OK All you track planning experts, I need some help!

Discussion in 'Track Planning' started by trainsteve2435, Sep 24, 2006.

  1. Hello everyone, i really need some help here. I have been stareing at the same loop of track around my benchwork now for about 3 months, yes i know, its boreing. I just dont have any idea of how to design an operational layout, so i thought i would ask for some help here!:oops: I am includeing some pictures of my benchwork design as well as some photos of my actual benchwork. I am wanting to model the mid west AT&SF from around the 1960's to the mid 80's. I will also include my givens and druthers in a seperate post. Im not looking for some top notch track plan, just a good starting point. This makes about the 4th year i have tried to come up with a workable track plan and still i have a loop of track. Also, i dont want something real busy because i want to do a lot of scenery like some rolling hills and some cuts and stuff. Im considering useing a double sided back drop on the one side, but im open for suggestions. Anyways, any help is appreciated. Thanks!:thumb:

    Attached Files:

  2. Heres the benchwork diagram.
  3. OK, lets try again.:oops:

    Attached Files:

  4. JAyers

    JAyers Member

    Two books:

    Tony Koester's "Realistic Model Railroad Operations"
    John Armstrong's "Track Planning for Realistic Operation"

    Actually, I think you're ready to go! What are you waiting for? Here's what you need to hear: Your layout looks fine, you can operate the heck out of that I should think. Start tacking down track and running it. Put some industries along the sidings and spurs, and one or two on the main, get some box cars, hoppers, tankers and flats on the rails, and start USING your investment, instead of looking at it. I just WISH I was as far along and had as much space as you do.

    You have a fine setup and a lot of canvas to work from...That's probably you're problem; you're thinking too big. Start with one loop and just build it up, like the Design Elements that Koester talks about.

    Keeps us posted!
  5. MasonJar

    MasonJar It's not rocket surgery

    Try the "Givens & Druthers" (as you suggested - link in my signature), and also think/research the industries that you want to serve. By understanding the requirements for trackage at the various industries, a plan will start to come together.

  6. fsm1000

    fsm1000 Member

    You can also try making small models of your layout and give several ideas a shot. This way you don't commit to something you haven't tried and save a lot of time and money as well. The given and ruthers idea works very well.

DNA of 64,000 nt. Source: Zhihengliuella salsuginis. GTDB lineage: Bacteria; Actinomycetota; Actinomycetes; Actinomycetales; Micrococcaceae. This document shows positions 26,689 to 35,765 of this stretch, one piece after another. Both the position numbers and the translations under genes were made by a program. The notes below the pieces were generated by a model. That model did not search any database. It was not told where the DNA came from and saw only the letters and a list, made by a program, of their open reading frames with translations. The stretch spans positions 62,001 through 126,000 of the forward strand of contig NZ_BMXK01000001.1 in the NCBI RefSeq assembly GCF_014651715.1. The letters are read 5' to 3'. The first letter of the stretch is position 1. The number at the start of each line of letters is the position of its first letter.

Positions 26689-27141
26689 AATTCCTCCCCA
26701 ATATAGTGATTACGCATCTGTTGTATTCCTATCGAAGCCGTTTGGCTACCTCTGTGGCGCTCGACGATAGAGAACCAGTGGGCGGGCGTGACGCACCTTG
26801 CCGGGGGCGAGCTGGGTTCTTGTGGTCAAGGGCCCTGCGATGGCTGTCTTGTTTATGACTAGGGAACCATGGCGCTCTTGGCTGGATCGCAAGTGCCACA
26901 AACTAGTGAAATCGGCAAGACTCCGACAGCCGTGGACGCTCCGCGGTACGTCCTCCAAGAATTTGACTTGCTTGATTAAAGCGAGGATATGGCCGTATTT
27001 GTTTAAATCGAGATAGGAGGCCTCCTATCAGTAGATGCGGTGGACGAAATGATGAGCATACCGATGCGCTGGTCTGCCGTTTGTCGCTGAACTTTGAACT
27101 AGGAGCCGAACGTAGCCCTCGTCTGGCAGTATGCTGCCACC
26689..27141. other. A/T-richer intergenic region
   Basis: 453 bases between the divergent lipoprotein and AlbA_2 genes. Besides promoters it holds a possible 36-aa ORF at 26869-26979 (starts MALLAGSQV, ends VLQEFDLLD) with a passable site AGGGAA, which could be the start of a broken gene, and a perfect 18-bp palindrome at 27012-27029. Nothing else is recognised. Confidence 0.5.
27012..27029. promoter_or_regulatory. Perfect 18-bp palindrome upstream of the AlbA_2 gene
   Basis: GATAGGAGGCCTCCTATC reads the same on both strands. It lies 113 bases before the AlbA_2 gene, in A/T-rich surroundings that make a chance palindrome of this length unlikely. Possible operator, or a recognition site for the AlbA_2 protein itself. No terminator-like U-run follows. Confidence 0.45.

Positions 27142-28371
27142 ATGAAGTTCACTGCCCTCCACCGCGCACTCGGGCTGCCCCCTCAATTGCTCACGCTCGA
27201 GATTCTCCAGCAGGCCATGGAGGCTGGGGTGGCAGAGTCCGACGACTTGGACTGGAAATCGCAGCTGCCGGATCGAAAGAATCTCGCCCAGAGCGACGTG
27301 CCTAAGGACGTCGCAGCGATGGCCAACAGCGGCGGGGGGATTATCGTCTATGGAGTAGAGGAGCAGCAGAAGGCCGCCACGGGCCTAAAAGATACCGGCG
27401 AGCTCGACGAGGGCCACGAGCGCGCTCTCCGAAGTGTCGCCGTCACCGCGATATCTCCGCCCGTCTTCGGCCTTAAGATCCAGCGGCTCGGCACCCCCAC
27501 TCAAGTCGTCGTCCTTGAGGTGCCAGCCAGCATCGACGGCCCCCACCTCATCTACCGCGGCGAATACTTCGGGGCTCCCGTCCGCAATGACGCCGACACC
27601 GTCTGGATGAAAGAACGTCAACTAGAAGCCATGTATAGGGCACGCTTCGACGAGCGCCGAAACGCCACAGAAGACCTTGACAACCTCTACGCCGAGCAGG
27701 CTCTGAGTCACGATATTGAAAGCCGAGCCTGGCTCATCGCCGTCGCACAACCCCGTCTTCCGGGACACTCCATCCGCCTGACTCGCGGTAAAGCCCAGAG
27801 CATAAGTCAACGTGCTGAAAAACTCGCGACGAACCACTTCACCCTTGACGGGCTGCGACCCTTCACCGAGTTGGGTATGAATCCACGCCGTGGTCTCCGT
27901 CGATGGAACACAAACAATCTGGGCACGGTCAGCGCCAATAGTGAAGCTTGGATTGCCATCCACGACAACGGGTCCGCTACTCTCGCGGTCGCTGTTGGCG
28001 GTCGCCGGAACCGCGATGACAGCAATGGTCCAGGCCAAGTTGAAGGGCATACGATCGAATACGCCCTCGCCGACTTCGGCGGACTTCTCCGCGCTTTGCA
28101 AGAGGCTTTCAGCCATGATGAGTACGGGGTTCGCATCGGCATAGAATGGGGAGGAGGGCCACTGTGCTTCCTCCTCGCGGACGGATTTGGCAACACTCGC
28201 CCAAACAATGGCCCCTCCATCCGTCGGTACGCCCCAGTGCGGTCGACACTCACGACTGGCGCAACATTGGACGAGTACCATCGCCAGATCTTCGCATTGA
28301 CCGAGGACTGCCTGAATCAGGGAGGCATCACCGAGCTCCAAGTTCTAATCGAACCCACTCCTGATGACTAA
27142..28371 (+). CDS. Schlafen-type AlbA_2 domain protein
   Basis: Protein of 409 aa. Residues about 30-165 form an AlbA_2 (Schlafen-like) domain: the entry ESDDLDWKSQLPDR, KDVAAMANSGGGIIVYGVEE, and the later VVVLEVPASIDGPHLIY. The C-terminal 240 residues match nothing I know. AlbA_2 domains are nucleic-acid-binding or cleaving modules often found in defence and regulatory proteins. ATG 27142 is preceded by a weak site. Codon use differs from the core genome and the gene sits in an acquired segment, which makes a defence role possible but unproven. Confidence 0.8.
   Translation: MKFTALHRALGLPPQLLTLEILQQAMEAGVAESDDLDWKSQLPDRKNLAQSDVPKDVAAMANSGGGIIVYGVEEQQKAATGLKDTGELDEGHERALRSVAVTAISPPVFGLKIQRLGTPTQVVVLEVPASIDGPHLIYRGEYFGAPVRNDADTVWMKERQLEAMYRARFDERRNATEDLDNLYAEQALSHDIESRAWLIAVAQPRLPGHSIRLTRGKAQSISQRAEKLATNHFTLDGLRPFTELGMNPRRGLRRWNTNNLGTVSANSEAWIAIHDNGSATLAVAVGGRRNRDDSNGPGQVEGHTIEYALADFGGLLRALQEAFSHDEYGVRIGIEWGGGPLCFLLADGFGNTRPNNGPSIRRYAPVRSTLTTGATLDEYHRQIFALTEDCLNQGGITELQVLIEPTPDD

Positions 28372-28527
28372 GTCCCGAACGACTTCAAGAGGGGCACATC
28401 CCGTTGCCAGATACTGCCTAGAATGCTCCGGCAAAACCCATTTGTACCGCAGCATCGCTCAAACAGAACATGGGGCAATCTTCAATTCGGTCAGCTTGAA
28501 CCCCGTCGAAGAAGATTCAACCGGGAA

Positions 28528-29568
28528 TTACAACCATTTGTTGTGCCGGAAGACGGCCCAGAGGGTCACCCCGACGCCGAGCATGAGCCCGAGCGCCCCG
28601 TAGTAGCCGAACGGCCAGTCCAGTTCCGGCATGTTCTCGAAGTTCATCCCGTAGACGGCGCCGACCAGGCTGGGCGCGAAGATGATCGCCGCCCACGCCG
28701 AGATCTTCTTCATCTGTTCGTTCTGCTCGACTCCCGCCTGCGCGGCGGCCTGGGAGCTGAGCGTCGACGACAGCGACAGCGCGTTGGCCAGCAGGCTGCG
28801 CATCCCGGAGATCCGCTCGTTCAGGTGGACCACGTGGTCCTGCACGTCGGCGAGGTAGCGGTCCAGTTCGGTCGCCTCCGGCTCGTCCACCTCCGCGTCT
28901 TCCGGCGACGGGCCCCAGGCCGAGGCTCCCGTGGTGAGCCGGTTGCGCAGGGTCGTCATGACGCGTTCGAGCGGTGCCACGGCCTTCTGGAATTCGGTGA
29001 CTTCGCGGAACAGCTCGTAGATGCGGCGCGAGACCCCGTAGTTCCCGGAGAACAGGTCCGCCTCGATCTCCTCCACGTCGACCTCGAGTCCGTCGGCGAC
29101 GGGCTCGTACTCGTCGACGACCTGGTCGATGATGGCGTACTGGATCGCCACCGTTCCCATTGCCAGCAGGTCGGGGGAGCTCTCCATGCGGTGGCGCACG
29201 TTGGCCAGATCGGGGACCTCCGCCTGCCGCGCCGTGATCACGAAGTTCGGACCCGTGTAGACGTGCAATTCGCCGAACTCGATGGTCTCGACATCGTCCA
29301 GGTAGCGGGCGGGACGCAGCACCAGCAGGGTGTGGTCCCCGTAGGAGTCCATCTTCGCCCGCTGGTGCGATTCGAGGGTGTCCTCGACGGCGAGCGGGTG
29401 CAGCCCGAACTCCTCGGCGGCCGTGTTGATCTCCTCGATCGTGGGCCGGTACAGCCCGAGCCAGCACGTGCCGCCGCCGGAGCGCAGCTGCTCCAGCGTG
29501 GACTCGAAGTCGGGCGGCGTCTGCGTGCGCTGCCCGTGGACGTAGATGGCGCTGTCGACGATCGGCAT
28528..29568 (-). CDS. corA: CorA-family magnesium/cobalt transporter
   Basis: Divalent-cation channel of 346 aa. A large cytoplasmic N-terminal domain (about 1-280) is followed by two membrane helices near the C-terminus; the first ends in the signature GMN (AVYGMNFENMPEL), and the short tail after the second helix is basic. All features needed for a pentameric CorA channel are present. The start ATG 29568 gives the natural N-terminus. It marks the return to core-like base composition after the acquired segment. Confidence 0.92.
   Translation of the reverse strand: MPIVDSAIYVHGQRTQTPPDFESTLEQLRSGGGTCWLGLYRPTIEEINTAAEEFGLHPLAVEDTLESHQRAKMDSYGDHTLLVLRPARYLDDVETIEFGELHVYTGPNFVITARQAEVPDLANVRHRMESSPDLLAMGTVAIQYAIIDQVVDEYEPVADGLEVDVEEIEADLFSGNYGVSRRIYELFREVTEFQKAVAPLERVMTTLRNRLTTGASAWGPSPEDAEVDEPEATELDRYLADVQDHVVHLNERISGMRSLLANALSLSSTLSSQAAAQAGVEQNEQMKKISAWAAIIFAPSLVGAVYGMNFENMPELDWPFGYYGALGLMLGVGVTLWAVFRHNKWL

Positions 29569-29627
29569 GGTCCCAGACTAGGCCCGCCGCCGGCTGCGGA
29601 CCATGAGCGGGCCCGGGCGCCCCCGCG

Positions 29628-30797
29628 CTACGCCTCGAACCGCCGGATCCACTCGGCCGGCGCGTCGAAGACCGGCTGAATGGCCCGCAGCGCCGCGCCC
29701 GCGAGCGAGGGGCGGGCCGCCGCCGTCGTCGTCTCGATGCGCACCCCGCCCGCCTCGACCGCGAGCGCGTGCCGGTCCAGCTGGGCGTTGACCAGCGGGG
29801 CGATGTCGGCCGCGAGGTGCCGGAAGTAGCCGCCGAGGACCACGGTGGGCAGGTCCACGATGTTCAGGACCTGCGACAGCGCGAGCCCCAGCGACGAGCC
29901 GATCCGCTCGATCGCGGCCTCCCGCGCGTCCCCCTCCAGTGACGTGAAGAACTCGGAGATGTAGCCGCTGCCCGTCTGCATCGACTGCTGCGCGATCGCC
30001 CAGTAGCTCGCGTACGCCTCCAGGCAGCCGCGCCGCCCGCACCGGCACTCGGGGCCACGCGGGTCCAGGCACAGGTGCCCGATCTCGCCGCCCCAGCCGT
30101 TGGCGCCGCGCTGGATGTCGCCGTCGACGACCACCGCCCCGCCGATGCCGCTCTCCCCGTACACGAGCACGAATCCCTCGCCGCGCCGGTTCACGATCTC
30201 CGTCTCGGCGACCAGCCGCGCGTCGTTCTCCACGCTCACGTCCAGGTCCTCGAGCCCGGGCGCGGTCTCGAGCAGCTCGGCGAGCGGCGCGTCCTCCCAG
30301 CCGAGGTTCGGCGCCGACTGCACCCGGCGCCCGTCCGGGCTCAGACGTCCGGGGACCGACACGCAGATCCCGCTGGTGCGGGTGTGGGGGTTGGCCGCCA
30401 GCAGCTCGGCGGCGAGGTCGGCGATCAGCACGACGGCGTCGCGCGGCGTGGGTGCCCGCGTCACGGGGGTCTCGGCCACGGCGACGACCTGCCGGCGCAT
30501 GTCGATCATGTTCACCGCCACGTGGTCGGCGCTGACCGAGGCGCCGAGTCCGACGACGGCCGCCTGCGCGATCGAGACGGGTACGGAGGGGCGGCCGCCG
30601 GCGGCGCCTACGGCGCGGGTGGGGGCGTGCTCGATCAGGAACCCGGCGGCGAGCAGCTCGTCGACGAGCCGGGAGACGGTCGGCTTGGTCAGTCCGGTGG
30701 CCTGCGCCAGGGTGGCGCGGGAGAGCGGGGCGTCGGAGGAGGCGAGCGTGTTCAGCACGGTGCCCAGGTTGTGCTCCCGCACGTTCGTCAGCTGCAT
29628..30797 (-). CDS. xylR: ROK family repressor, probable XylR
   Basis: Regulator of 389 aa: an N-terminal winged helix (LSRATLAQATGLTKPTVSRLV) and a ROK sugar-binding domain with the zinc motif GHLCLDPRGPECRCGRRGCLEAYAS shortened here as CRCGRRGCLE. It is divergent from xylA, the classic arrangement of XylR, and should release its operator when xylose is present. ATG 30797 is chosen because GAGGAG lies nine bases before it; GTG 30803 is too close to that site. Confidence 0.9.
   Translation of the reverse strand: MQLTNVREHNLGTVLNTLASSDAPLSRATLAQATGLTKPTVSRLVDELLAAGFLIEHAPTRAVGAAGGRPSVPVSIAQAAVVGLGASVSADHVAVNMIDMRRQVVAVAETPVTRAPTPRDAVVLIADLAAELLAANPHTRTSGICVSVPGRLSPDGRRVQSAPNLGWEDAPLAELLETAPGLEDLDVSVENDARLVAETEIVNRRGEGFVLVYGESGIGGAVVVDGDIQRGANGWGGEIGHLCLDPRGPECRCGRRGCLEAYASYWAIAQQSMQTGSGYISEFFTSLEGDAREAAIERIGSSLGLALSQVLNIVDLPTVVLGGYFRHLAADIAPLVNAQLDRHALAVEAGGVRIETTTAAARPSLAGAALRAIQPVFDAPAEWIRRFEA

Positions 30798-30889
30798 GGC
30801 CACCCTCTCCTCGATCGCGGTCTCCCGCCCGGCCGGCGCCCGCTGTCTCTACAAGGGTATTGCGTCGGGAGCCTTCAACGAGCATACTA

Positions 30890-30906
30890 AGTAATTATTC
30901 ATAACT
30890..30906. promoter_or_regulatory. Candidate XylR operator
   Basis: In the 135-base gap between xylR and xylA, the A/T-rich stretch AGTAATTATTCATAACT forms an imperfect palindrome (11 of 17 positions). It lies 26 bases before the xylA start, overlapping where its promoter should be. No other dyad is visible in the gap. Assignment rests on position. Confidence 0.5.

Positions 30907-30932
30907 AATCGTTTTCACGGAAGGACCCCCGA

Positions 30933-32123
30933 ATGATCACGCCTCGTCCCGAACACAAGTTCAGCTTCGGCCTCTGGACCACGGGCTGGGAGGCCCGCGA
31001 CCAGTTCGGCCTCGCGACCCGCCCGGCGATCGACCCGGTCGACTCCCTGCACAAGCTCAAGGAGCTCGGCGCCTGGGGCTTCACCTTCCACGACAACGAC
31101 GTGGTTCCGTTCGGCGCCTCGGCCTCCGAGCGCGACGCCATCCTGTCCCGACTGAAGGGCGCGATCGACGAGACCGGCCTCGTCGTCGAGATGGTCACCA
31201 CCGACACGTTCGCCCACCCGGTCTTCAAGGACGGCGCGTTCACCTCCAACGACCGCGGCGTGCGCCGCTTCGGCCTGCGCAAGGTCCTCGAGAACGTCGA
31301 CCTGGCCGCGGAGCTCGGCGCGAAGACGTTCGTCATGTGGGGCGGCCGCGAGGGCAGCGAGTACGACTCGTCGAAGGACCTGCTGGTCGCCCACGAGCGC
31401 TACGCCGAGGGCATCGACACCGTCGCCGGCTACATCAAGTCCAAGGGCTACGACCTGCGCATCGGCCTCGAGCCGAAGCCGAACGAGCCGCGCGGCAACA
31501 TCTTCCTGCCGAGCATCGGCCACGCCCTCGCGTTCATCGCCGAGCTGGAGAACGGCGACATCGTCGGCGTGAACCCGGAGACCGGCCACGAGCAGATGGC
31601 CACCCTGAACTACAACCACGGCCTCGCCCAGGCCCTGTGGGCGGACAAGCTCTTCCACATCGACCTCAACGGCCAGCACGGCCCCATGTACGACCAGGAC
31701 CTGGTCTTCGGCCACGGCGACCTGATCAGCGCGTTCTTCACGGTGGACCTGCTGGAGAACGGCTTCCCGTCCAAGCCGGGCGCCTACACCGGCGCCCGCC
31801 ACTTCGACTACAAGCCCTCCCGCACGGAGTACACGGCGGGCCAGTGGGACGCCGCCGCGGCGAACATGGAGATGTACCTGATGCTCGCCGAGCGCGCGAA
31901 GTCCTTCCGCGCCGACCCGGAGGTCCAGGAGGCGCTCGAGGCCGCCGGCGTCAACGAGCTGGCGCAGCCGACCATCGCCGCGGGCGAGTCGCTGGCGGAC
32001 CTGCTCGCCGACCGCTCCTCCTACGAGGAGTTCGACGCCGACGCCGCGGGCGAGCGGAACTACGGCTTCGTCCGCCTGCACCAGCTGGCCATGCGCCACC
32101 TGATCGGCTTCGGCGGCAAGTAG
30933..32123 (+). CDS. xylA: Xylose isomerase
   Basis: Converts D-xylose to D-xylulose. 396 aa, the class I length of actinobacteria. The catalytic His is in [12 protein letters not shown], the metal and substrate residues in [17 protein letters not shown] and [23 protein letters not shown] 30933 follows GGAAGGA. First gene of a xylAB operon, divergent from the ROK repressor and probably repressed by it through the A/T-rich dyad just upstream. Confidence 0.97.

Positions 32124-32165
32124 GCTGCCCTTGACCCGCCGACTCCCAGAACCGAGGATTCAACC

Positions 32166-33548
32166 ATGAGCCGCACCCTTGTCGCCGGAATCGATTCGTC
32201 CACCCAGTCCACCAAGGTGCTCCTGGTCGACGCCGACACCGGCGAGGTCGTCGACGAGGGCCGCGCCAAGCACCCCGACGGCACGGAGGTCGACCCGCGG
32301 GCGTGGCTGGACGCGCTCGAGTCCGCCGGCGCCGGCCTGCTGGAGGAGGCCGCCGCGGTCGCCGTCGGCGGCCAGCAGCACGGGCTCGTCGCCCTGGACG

Also don't be discouraged. Even after 40 years in this it still took me months to come up with my current idea. Take your time and remember to have fun :D
    I have a modeling method on my site if you wish to try it out :)
  7. ocalicreek

    ocalicreek Member

    Wow, what a great space for trains!

    Obviously, you've done some research as your benchwork looks pretty good...box grid with ply and homasote, right?

    Check out anything in print on David Barrow and his Cat Mountain & Santa Fe, if you aren't already familiar with it. His domino concept is great for operations, and, like what you've already got going there, his layout is basically flat except for a few rolling hills and minimal scenery. Personally not my cup of tea, but many others seem to enjoy it.

    And consider this as an operating scheme...put up a center divider down the middle of the layout from turnback loop around the U to the other turnback loop. You can leave one loop 'exposed', so the full curve is in the scene, while the other should be closed, hiding the fact that it's a loop. Now if you put a terminal/yard at one end of the closed loop and an interchange track at the other, you've got a really long point to point layout with trains traveling around the inside of the U, around the turnback loop, then around the outside of the U on the other side of the backdrop.

    This takes full advantage of the all-side access it seems you have, and makes a much longer mainline run due to the viewblock concealment effect. You'd need walkaround or wireless control, but I'm not sure what sort of control you're already using.

    Does this make sense/help?

  8. Triplex

    Triplex Active Member

    Not my style, either. I tend to go for

    Anyway, back on topic...
    I hadn't been paying attention to that, and for some reason thought of this as an around-the-walls layout.
  9. Rusty Spike

    Rusty Spike Member

    Thanks for posting this as everyone' comments are so helpful. More than anything, I must agree with tacking down the track, mocking up the industries and testing the operations - how do the turnouts fit? I planned for three cars but could only fit two because of clearance on the next door track. Using ground throws? Will your hands fit? How do the cars push and pull in and out? You've all taught me to avoid s-curves and too abrupt elevation changes but I still seem to push it in the design and testing typically makes obvious where I've made my errors. I love the "puzzle/problem solving" aspect of modeling as much as anything else.

    Finally, I give a lot of weight to viewing angles as I like to stare down the corridor between two sets of buildings and look at the cars and scene details, etc. My goal is to spend more time staring after it is done but the before side usually wins. :)

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